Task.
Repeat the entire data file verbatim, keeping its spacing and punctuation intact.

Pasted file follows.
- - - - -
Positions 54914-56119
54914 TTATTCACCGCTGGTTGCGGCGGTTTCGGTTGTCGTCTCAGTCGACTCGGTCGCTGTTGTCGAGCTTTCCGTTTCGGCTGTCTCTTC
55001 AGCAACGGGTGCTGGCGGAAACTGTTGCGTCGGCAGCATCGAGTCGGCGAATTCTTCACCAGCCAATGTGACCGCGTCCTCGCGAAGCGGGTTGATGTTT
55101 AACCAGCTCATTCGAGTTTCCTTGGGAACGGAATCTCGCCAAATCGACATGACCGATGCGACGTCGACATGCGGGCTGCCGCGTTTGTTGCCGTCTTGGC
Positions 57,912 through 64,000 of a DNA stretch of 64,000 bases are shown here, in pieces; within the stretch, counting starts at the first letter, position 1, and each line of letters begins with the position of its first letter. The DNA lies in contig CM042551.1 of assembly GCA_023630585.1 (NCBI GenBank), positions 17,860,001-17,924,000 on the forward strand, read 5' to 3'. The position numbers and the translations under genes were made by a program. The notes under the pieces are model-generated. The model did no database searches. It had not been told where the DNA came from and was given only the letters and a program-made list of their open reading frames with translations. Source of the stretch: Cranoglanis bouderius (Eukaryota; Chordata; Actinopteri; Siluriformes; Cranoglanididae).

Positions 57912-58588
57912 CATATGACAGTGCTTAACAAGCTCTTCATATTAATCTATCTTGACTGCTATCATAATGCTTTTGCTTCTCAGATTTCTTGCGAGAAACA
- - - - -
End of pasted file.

Positions 54914-56119
54914 TTATTCACCGCTGGTTGCGGCGGTTTCGGTTGTCGTCTCAGTCGACTCGGTCGCTGTTGTCGAGCTTTCCGTTTCGGCTGTCTCTTC
55001 AGCAACGGGTGCTGGCGGAAACTGTTGCGTCGGCAGCATCGAGTCGGCGAATTCTTCACCAGCCAATGTGACCGCGTCCTCGCGAAGCGGGTTGATGTTT
55101 AACCAGCTCATTCGAGTTTCCTTGGGAACGGAATCTCGCCAAATCGACATGACCGATGCGACGTCGACATGCGGGCTGCCGCGTTTGTTGCCGTCTTGGC
Positions 57,912 through 64,000 of a DNA stretch of 64,000 bases are shown here, in pieces; within the stretch, counting starts at the first letter, position 1, and each line of letters begins with the position of its first letter. The DNA lies in contig CM042551.1 of assembly GCA_023630585.1 (NCBI GenBank), positions 17,860,001-17,924,000 on the forward strand, read 5' to 3'. The position numbers and the translations under genes were made by a program. The notes under the pieces are model-generated. The model did no database searches. It had not been told where the DNA came from and was given only the letters and a program-made list of their open reading frames with translations. Source of the stretch: Cranoglanis bouderius (Eukaryota; Chordata; Actinopteri; Siluriformes; Cranoglanididae).

Positions 57912-58588
57912 CATATGACAGTGCTTAACAAGCTCTTCATATTAATCTATCTTGACTGCTATCATAATGCTTTTGCTTCTCAGATTTCTTGCGAGAAACA